For planetary astrophotography? Ask those who know.

For visual observing? While the 200mm Newt + EQ5 or HEQ5 is a combination much sold, I'd suggest that it is not very user-friendly in use and one might prefer other options. Personally I find the more expensive C8 SE + Starsense far more user-friendly and pleasant to use.

I would have to say that all the Nexstar 'scopes are not ideal for DSO AP. Possibly OK for planetary as they're alt-az therefore giving field rotation and limiting your exposures to a few seconds. In addition the 8SE is a slow SCT, just compounding the situation.

Link to post
Share on other sites

It might be worth posting your budget as this would help.

I must agree with DaveS. The 200pds is going to be a bit of a beast for starting out and a bit on the large size for a heq5. Have you considered second hand as you can then pick up the heq5 mount for around £400 and a 130pds for about £150.

Not sure if the camera you have will be okay for planetary work as you will need to be able to record in av.

 

Your mount needs to be rock solid when doing imaging and not anyway near as solid for visual

Edited by spillage
Link to post
Share on other sites

Around £1000 new but will take some saving first.

Not adverse to second hand.

Must admit, my only logic on the 200pds is that it seemed a decent step up from the 114. I'm happy to be proven wrong.

The cam will do AV but I'm more interested in DSO imaging. I realise I will probably drive myself mad trying to do it.

Link to post
Share on other sites

I have ST80 only and someone recommended me this scope 200pds as a step up from ST80, and i told the forum about visual so he came in pm to recommend it for me as it will be good for visual and also good for imaging, so  think this will be my next scope before an APO refr one.

Link to post
Share on other sites
10 hours ago, Penance said:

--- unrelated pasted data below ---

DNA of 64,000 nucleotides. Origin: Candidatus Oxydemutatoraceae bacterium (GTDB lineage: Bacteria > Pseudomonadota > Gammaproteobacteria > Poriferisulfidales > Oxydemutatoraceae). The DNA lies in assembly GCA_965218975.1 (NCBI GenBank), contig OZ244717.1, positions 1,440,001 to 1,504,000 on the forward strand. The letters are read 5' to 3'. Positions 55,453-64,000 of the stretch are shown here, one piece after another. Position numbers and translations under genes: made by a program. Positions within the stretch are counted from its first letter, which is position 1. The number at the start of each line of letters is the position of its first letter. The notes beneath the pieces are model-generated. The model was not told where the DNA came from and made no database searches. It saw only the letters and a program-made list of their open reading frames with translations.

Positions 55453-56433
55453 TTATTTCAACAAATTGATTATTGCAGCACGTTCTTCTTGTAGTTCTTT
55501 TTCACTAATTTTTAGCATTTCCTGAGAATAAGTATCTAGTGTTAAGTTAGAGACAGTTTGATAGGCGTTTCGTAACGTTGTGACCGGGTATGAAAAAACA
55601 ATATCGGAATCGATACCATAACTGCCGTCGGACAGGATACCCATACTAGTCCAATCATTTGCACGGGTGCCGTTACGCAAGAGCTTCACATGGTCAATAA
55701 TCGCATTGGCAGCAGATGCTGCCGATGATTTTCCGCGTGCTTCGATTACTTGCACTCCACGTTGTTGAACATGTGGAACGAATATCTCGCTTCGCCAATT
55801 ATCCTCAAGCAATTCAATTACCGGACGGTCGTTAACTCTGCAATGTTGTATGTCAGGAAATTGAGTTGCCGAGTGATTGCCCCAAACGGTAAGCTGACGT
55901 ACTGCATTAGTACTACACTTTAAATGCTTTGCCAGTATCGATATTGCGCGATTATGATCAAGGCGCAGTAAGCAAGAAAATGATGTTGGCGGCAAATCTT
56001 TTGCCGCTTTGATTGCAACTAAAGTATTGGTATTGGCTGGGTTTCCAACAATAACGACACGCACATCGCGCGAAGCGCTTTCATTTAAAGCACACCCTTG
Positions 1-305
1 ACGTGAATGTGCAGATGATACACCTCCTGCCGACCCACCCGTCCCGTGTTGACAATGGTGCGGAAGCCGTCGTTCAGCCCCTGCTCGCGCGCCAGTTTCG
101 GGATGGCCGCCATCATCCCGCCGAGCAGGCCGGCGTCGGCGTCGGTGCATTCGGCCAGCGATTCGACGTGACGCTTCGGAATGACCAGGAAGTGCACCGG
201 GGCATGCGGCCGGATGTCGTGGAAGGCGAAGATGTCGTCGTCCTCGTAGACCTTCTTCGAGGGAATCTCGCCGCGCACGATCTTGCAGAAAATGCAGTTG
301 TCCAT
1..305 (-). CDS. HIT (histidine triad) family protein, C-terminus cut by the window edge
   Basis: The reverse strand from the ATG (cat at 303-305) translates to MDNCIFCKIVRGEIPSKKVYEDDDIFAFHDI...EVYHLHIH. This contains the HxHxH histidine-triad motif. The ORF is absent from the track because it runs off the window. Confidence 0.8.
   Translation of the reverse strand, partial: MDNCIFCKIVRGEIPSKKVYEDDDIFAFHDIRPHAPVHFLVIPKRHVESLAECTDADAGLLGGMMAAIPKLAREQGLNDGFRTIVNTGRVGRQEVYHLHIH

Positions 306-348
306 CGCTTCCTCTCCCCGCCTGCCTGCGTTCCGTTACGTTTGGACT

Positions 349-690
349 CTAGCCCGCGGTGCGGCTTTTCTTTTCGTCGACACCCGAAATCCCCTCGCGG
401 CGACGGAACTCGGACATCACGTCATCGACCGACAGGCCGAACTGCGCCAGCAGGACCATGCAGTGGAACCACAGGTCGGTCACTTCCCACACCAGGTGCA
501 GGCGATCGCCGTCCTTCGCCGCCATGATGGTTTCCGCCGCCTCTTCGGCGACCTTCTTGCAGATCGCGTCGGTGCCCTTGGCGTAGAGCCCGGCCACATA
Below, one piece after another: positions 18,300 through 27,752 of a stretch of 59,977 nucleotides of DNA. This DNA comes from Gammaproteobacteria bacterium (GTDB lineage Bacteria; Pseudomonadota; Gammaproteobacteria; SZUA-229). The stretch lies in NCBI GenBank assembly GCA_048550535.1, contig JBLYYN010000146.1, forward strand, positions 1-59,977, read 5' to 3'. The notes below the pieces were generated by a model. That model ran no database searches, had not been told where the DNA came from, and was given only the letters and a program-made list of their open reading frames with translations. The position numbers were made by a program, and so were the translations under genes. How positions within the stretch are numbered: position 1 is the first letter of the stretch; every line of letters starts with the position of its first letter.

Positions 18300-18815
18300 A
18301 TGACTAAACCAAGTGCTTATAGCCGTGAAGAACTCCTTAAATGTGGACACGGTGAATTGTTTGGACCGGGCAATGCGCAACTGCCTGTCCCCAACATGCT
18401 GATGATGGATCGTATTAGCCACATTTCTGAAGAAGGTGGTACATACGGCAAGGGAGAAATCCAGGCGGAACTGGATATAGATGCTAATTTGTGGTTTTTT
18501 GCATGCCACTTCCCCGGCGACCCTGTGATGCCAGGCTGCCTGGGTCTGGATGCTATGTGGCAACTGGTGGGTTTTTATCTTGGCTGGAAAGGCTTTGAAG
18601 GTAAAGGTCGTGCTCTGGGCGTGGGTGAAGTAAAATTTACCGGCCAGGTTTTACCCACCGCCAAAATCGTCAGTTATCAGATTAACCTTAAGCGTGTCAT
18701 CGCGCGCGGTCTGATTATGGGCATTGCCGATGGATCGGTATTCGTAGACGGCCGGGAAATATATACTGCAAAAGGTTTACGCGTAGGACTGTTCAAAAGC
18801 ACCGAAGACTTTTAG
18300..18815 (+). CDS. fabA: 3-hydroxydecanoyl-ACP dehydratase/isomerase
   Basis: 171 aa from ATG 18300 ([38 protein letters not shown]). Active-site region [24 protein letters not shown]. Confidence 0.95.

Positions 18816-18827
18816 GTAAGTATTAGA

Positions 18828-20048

Regarding the HEQ5, is this really not up to AP use with a 200. I see the payload is 11kg which would seem plenty.

Is the issue the sail ability of a 200?

Yes.

With AP it's not just the weight but how much moment the 'scope puts on the mount, one reason big long 'fracs are hard work for a mount. Although the 200P-DS is within the load capacity of the HEQ5, the likely wind loading could be problematic.

For amateur level AP aperture isn't the be-all and end-all, plenty of superb photos mate with 80-90mm aperture, the 85mm "Baby-Q" being a prime example.

Link to post
Share on other sites

I've used the HEQ5 wih 200PDS and it's fine for visual as long as there is no wind, and can take a camera for limited unguided imaging. A focus motor is necessary to avoid bad wobbling on focusing. With guidescope etc. the total weight is too much for the mount.

Link to post
Share on other sites

Create an account or sign in to comment

You need to be a member in order to leave a comment

Create an account

Sign up for a new account in our community. It's easy!

Register a new account

Sign in

Already have an account? Sign in here.

Sign In Now
  • Recently Browsing   0 members

    No registered users viewing this page.

×
×
  • Create New...

Important Information

We have placed cookies on your device to help make this website better. You can adjust your cookie settings, otherwise we'll assume you're okay to continue. By using this site, you agree to our Terms of Use.